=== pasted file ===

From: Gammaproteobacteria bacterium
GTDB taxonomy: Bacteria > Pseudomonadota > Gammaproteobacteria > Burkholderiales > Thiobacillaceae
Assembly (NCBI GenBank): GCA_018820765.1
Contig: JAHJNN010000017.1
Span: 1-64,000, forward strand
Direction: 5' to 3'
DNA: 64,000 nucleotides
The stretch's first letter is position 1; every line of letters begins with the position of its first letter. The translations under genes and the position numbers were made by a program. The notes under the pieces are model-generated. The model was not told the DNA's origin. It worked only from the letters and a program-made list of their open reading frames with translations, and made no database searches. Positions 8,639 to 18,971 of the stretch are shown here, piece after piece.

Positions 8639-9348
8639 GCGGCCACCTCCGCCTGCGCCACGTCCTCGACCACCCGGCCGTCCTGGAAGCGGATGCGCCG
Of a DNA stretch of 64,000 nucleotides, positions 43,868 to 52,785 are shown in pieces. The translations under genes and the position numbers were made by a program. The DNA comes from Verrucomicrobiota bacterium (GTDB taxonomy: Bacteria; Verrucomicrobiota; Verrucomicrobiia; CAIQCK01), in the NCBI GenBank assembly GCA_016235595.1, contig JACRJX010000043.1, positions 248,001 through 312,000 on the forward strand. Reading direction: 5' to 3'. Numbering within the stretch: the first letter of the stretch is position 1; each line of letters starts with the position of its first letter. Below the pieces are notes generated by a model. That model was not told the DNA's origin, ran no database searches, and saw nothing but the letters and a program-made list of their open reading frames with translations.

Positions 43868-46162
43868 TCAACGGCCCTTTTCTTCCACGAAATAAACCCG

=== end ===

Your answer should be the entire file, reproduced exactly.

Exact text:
From: Gammaproteobacteria bacterium
GTDB taxonomy: Bacteria > Pseudomonadota > Gammaproteobacteria > Burkholderiales > Thiobacillaceae
Assembly (NCBI GenBank): GCA_018820765.1
Contig: JAHJNN010000017.1
Span: 1-64,000, forward strand
Direction: 5' to 3'
DNA: 64,000 nucleotides
The stretch's first letter is position 1; every line of letters begins with the position of its first letter. The translations under genes and the position numbers were made by a program. The notes under the pieces are model-generated. The model was not told the DNA's origin. It worked only from the letters and a program-made list of their open reading frames with translations, and made no database searches. Positions 8,639 to 18,971 of the stretch are shown here, piece after piece.

Positions 8639-9348
8639 GCGGCCACCTCCGCCTGCGCCACGTCCTCGACCACCCGGCCGTCCTGGAAGCGGATGCGCCG
Of a DNA stretch of 64,000 nucleotides, positions 43,868 to 52,785 are shown in pieces. The translations under genes and the position numbers were made by a program. The DNA comes from Verrucomicrobiota bacterium (GTDB taxonomy: Bacteria; Verrucomicrobiota; Verrucomicrobiia; CAIQCK01), in the NCBI GenBank assembly GCA_016235595.1, contig JACRJX010000043.1, positions 248,001 through 312,000 on the forward strand. Reading direction: 5' to 3'. Numbering within the stretch: the first letter of the stretch is position 1; each line of letters starts with the position of its first letter. Below the pieces are notes generated by a model. That model was not told the DNA's origin, ran no database searches, and saw nothing but the letters and a program-made list of their open reading frames with translations.

Positions 43868-46162
43868 TCAACGGCCCTTTTCTTCCACGAAATAAACCCG